Jul 252014

3d7ef68 - #MH370 and #MH17: Questions and Answers

Let’s put knowledge in to action by creating an online MH370 and MH17 ‘learning forum.’ Let’s spur the creation of ideas for air travel safety through social ‘long-form‘ media engagement.

Photo Credit: Taken on July 28, 2013, at Shanghai Pudong Airport, by Steven Richardson, aviation analyst at FlyersPulse.com, of Malaysia Airlines Boeing 777-200ER, Registration Number 9M-MRD, which is reported by Malaysia Airlines as the aircraft of Flight 17, which crashed on July 17, 2014.

Hope for finding MH370 continues to weigh heavily on our hearts, and raises more questions than answers, as we move into August.

Coping with the most recent MH17 tragedy of July 17 has strained us even more. In the aftermath of both of these incidents, more questions than answers have emerged, further heightened by our yearning for more information and for uncovering the truth.

Both have shook our spirit, as events have created insights about how busy professionals consume, digest and respond to news.

Malaysia Airlines is now in the fog of the greatest dual-crisis in international aviation safety and security history,” I said recently on Reuters.

As the Dutch loss of life has been greatest on MH17, Malaysia Airlines has been rocked by the most loss of life, because of the firm’s responsibility for all 537 souls on board both MH370 and MH17, including the two Boeing 777-200ER airliner assets destroyed.

Equally as important, the Malaysian Prime Minister Najib Razak has learned much about crisis management, not only taking the lead on “quiet diplomacy” in securing the release of the MH17 black-boxes to Dutch and U.K. safety investigators, but also in securing the respectful return of the victims’ remains of MH17 to their families and friends, who loved the 298 passengers and crew that passed away on board the bombed airliner.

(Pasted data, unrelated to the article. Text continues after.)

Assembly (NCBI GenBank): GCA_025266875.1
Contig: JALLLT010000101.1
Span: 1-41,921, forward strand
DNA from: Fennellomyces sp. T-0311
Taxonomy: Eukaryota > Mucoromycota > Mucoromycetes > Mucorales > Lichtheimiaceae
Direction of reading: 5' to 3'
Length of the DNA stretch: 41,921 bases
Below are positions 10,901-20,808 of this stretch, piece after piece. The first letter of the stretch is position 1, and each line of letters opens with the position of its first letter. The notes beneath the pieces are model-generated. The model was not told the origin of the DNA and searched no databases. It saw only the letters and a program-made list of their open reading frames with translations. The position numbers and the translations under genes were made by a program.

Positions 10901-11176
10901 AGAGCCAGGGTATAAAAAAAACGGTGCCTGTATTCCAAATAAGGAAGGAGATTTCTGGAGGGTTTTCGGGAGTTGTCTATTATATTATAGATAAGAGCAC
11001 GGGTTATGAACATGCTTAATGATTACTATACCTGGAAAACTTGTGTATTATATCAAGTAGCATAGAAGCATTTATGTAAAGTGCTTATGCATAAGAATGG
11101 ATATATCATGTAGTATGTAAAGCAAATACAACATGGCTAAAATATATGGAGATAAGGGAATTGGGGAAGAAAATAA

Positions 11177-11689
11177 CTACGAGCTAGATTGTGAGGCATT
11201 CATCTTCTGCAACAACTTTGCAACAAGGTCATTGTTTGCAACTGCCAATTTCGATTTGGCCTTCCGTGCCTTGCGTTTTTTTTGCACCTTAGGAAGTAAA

Malaysia Airlines and the Malaysian leader Najib Razak are also learning from significant improvements in daily communications about the MH17 aviation disaster compared to the MH370 aviation tragedy. Learning is indeed what professionals around the world do best.

This ‘learning forum‘ of questions and answers on LinkedIn Pulse proposed here can run as continuously and seamlessly as the best on the latest in MH17 “long-form” running news and information, for instance, streaming every 90 seconds right now in The Telegraph (U.K.), right now showing zero social media data analytic interaction on LinkedIn.

Sometimes extreme events unfold so quickly that a new kind of ‘social newsroom forum’ is required to stay up-to-date and in front of questions and answers of the busy professional world.

Short answers and predictable sound bites simply don’t satisfy the curiosity each of us has, as we find ourselves engaging in these news stories more deeply. Are we looking for information to help us regroup? Or, are we simply looking for answers to many of the questions that have been raised, as we continue to grapple with this MH17 aviation disaster and MH370 aviation tragedy?

Would busy professionals consume only short answers about MH370 and MH17 breaking news? Or, would they simply be looking for a few questions and answers on how to begin to regroup? How can we begin to get our heads around this unfolding aviation disaster story?

What I have found in the nearly five months, since the MH370 aviation tragedy first broke across social media (see “Boeing 777 airplanes do not vanish or fall out of the sky” on LinkedIn Pulse Airlines & Aviation Channel and “Malaysia PM: Missing MH370 Ended in Southern Indian Ocean” on LinkedIn Pulse Airlines & Aviation and Editor’s Picks Channels) is that LinkedIn members tend to care about four things in particular in regards to July 17th’s MH17 aviation disaster:

(1) they have many questions,

(2) they want their questions answered,

(3) they want ‘calls-to-actions’ that lead to real reforms,

(4) they want to know that something is being done, so this will never happen again.

As an immediate concern, I know every one out there has questions about the MH17 aviation disaster on July 17. And, they deserve to have answers. This became very evident to me, as I saw the kinds of questions that were raised in the many comments I have received and responded to these past six days across social media (see “#MH17: Boeing 777 airplanes should NOT be shot out of the sky” on LinkedIn Pulse Airlines & Aviation Channel and “Malaysia Airlines Boeing 777 Shot Down Near Donetsk (Ukraine)” on Linked Pulse Airlines & Aviation and Editor’s Picks Channels).